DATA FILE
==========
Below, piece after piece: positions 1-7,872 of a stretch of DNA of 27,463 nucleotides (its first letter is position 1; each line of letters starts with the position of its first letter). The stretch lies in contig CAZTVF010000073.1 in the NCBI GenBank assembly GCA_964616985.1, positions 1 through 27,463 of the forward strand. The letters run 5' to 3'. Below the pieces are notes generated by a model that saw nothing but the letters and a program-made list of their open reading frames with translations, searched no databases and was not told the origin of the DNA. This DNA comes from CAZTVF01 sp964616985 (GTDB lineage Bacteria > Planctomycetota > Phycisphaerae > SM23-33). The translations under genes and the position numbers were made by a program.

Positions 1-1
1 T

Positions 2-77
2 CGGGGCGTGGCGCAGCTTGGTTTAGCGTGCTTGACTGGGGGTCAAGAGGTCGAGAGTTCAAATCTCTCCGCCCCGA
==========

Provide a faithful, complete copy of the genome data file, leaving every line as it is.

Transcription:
Below, piece after piece: positions 1-7,872 of a stretch of DNA of 27,463 nucleotides (its first letter is position 1; each line of letters starts with the position of its first letter). The stretch lies in contig CAZTVF010000073.1 in the NCBI GenBank assembly GCA_964616985.1, positions 1 through 27,463 of the forward strand. The letters run 5' to 3'. Below the pieces are notes generated by a model that saw nothing but the letters and a program-made list of their open reading frames with translations, searched no databases and was not told the origin of the DNA. This DNA comes from CAZTVF01 sp964616985 (GTDB lineage Bacteria > Planctomycetota > Phycisphaerae > SM23-33). The translations under genes and the position numbers were made by a program.

Positions 1-1
1 T

Positions 2-77
2 CGGGGCGTGGCGCAGCTTGGTTTAGCGTGCTTGACTGGGGGTCAAGAGGTCGAGAGTTCAAATCTCTCCGCCCCGA